Cyber criminal on laptop trying to break security

As today’s digital threats grow in range and severity, businesses will need a multi-faceted approach to manage cybersecurity risk, one encompassing technology but that crosses into human judgement as well through an organisational culture that is on-guard, ongoing risk assessments, employee training and capabilities to recover from a breach.

As such, a comprehensive cybersecurity policy establishes a rigorous framework for preventative defence, defining guidelines for data protection, user accessibility, and threat detection. By setting strict policies and adhering to established international security standards, organisations can create a fail-safe for securing their digital nerve.

However, human error remains the biggest weakness of cyber defence. Regular and interactive training programmes prepare the employees to detect malicious intentions, understand the seriousness of maintaining security procedures and how to respond to suspicious activity adequately.

Sustaining that awareness depends on a continuous, not just a one-off, programme of reinforcing it, from regular briefings of current vulnerabilities, through systems of reporting suspect activity and rewards for detailed compliance with cybersecurity policies, to a culture in which all employees feel trusted to spot and neutralise a security threat. In this way, as one metaphor puts it, ‘every employee becomes part of the Cyber Defence eagle’.

This is true of the cyber-space threat landscape, which changes regularly, so risk assessments should also be frequent. The periodic review of the adequacy of existing security controls in mitigating cyber threats and identifying potentially exploitable vulnerabilities allows an organisation to modify its approach while the emerging threats remain minor. At the outset, this will significantly reduce the probability of any future breach.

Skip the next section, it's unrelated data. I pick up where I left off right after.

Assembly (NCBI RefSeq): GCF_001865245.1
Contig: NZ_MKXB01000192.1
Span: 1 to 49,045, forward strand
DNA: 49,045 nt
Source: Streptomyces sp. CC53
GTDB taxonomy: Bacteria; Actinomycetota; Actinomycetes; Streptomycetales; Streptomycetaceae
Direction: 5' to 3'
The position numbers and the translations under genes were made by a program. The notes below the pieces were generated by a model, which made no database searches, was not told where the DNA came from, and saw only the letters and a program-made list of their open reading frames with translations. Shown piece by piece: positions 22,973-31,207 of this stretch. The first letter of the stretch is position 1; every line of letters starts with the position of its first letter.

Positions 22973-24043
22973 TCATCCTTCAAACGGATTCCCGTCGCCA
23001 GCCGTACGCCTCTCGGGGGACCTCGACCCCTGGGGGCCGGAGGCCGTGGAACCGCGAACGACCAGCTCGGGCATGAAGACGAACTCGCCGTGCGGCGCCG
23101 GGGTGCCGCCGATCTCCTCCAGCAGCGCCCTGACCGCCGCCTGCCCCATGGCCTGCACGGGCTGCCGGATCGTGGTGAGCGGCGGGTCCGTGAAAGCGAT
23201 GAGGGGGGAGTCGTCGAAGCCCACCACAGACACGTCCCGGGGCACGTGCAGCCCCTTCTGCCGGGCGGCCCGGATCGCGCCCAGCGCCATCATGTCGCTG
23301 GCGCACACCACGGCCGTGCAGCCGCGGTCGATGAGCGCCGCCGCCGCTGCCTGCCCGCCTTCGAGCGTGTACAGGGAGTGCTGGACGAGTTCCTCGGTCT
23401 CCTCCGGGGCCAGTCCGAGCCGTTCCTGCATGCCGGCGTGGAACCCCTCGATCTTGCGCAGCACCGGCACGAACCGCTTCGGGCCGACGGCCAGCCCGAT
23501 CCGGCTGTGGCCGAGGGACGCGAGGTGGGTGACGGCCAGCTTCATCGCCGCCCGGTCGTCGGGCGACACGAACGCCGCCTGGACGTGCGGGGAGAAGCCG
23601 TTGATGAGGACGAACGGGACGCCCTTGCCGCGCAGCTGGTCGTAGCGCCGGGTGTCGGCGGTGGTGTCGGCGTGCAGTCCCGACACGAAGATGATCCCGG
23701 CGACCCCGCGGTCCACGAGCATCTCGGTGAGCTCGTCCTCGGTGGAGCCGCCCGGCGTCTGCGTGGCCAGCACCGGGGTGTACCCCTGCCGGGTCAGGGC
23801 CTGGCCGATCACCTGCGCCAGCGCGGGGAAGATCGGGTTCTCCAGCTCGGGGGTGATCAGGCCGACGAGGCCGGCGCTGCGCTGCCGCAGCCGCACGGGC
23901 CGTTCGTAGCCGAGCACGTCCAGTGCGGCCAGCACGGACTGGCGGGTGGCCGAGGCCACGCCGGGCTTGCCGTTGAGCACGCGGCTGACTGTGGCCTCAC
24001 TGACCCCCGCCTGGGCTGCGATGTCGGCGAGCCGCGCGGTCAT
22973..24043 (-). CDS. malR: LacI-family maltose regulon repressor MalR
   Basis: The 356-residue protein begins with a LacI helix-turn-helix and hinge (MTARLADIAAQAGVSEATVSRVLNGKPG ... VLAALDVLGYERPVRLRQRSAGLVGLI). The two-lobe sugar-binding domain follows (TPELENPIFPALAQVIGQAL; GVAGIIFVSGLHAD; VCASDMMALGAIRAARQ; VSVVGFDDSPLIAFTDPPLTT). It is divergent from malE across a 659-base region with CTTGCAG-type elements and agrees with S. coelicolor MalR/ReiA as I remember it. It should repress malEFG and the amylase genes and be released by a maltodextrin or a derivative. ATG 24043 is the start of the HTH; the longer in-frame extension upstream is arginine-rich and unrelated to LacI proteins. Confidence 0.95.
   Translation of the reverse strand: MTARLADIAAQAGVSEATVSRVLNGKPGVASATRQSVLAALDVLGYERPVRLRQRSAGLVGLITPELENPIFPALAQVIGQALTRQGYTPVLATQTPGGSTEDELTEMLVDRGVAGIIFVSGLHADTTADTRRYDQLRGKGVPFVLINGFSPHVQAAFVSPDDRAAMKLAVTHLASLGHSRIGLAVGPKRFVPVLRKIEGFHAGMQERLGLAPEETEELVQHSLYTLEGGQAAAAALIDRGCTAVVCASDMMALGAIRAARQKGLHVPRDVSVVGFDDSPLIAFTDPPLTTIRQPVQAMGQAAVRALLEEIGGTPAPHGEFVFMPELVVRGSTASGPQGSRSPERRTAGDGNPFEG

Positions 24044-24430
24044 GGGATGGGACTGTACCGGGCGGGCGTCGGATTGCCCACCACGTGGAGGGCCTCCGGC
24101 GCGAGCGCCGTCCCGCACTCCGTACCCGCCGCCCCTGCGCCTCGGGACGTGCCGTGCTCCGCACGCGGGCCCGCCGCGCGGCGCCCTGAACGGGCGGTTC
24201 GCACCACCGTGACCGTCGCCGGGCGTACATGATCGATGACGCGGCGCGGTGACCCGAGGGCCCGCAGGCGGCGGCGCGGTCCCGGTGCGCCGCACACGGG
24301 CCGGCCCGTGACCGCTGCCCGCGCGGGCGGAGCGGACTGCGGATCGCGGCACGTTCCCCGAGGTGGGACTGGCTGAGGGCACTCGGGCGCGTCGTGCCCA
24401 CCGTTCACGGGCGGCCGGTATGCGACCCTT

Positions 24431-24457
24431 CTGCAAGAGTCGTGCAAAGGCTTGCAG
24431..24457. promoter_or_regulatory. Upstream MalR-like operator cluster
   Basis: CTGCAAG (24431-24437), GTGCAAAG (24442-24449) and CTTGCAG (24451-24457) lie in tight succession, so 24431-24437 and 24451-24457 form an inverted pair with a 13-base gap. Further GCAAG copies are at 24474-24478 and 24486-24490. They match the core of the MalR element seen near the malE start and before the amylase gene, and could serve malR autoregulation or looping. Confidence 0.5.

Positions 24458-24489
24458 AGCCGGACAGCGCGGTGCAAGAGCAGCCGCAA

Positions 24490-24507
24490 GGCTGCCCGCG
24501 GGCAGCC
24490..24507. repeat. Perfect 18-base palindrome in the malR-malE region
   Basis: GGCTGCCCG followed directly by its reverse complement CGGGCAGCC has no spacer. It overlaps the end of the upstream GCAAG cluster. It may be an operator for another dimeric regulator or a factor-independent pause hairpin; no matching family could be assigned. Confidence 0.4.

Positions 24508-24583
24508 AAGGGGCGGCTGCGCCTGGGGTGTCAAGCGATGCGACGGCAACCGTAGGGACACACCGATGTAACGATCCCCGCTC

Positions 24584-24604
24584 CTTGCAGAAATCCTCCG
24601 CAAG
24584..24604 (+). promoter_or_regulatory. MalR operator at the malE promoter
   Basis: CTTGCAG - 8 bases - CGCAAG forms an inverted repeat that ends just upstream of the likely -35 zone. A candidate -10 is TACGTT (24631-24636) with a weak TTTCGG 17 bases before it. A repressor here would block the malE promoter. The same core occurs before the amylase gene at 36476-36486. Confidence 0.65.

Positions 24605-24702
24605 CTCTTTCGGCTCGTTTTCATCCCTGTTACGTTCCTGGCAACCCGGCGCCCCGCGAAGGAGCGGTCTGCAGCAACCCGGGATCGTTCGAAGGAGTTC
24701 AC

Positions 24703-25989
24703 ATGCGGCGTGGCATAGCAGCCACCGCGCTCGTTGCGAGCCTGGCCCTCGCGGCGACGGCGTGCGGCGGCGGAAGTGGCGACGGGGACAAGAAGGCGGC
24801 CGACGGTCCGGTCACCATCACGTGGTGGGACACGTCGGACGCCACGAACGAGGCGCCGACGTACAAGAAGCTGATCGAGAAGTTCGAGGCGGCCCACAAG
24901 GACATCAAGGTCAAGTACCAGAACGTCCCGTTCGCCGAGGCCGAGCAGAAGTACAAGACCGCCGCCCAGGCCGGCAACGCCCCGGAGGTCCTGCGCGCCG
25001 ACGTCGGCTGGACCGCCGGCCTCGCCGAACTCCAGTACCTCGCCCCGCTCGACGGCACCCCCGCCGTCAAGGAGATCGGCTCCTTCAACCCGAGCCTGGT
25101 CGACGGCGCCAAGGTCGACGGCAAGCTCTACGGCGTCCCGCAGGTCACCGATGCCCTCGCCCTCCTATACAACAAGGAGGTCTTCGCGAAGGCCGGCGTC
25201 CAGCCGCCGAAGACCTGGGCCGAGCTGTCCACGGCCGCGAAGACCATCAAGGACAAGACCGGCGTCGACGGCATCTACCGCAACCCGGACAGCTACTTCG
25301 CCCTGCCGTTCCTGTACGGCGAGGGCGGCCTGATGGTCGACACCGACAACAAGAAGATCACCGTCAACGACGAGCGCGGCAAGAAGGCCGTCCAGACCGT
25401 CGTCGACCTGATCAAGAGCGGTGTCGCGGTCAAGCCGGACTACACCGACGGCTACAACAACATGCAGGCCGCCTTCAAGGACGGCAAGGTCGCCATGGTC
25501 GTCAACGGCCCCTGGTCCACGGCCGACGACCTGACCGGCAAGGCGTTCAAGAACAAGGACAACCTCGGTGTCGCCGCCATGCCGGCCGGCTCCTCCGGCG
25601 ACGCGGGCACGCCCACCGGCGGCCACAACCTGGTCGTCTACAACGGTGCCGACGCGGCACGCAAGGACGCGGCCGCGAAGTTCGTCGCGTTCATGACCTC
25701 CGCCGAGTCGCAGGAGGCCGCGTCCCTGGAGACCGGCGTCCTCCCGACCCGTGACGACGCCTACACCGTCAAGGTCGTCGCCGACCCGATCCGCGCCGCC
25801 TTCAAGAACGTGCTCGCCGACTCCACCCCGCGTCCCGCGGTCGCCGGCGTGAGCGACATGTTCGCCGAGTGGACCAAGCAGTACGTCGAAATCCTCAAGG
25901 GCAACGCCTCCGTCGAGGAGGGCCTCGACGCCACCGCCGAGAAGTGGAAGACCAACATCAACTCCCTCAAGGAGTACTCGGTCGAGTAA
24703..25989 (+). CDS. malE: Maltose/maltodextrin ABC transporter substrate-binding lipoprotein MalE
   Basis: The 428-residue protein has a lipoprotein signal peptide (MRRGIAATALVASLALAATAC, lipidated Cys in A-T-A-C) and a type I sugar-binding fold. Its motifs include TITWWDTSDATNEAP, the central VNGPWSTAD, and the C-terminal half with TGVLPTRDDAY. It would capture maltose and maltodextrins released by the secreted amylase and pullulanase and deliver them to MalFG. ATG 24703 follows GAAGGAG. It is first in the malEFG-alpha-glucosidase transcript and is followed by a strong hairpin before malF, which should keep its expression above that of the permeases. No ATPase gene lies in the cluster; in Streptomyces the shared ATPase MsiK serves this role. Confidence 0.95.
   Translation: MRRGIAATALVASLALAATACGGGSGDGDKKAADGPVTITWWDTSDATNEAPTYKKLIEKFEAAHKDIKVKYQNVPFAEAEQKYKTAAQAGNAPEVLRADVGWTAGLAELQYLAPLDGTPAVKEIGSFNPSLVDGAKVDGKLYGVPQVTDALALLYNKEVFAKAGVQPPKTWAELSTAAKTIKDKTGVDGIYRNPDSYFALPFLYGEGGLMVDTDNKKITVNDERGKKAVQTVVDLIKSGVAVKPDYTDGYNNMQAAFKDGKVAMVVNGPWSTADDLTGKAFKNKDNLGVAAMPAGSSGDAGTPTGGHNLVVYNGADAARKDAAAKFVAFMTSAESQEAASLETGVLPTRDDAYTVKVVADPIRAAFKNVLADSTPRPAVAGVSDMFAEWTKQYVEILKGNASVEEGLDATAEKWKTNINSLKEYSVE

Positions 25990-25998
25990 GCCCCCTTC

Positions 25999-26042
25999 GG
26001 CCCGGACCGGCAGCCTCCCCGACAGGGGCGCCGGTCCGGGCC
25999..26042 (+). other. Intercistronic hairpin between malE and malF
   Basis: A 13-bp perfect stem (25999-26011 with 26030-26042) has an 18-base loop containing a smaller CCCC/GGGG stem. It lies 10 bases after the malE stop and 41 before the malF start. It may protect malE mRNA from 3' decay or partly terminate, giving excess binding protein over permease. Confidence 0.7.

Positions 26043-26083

Investing in the latest information-security technologies, such as up-to-date encryption, intrusion detection systems and AI-based malware analysis tools, allows them to protect their networks from the most advanced cyber-attacks. Staying up-to-date with the latest security innovations ensures that an organisation can detect and prevent the latest or most advanced threats, improving its cyber-security.

Even the most robust efforts to prevent them fail sometimes. A thought-through incident response plan maps out the first steps after a breach is detected, such as limiting the damage, reinforcing security, and reassuring stakeholders. Periodic drills and continuous updates ensure the organisation is always ready to act quickly and decisively.

Final Thoughts

When you have a strong cybersecurity policy, well-trained people, a corresponding culture, regular risk assessments, the right technology, and a good incident response plan shared as organisational common sense, you have a significant advantage when facing the adversaries of today’s hybrid war of information. Customers, suppliers and employees trust the organisation even more.

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